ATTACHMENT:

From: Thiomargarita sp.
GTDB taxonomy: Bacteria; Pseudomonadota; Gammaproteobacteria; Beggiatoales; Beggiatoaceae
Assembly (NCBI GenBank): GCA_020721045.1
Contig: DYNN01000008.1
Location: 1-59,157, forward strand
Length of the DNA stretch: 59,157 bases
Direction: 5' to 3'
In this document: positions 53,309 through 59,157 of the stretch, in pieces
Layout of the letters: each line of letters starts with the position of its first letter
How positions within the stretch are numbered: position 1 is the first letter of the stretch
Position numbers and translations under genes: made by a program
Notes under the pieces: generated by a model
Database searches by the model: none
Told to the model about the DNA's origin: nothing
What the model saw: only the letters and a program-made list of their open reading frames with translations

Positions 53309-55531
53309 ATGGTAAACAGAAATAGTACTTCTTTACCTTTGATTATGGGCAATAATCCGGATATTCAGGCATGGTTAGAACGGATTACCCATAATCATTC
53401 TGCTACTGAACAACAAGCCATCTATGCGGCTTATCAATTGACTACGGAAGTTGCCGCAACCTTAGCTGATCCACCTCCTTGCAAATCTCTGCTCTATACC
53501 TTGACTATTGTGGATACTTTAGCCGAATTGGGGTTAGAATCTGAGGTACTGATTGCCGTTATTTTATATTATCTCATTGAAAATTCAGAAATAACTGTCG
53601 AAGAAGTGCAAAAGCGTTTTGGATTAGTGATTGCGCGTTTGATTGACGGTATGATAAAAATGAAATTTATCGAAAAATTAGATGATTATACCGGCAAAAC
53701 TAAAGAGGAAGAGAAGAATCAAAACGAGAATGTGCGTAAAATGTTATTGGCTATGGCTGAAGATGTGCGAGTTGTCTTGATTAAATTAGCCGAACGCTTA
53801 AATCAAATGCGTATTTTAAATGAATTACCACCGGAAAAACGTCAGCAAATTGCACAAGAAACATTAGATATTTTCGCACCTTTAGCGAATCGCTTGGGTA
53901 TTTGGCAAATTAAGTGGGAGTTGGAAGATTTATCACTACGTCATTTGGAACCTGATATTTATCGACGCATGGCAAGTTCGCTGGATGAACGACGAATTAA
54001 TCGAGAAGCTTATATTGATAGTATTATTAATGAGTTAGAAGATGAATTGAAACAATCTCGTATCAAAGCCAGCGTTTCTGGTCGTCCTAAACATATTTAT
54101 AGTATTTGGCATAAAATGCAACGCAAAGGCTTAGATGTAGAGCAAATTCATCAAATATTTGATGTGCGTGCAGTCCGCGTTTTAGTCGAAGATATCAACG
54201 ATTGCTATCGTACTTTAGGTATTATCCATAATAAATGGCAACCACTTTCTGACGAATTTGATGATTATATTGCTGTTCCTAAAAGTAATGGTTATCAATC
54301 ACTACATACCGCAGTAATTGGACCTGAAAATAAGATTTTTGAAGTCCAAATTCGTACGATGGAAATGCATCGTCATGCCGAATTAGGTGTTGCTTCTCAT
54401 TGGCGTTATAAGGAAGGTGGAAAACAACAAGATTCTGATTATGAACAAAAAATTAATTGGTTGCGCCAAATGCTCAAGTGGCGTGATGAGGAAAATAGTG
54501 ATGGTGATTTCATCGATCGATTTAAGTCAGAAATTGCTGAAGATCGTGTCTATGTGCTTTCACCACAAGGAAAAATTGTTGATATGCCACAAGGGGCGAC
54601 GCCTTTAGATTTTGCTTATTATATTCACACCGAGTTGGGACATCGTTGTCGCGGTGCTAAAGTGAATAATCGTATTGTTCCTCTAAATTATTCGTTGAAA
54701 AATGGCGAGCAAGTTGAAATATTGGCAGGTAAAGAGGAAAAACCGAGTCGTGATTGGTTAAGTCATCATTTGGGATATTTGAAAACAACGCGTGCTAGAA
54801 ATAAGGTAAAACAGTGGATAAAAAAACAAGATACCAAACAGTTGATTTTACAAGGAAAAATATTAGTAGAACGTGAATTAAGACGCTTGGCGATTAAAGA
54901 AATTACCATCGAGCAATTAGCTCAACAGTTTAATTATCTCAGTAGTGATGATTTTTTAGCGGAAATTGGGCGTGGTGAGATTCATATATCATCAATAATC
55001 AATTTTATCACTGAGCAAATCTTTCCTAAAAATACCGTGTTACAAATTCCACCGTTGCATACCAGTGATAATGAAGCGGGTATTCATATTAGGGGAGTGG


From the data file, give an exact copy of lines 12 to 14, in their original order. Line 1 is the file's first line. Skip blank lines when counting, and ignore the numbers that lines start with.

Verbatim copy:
Notes under the pieces: generated by a model
Database searches by the model: none
Told to the model about the DNA's origin: nothing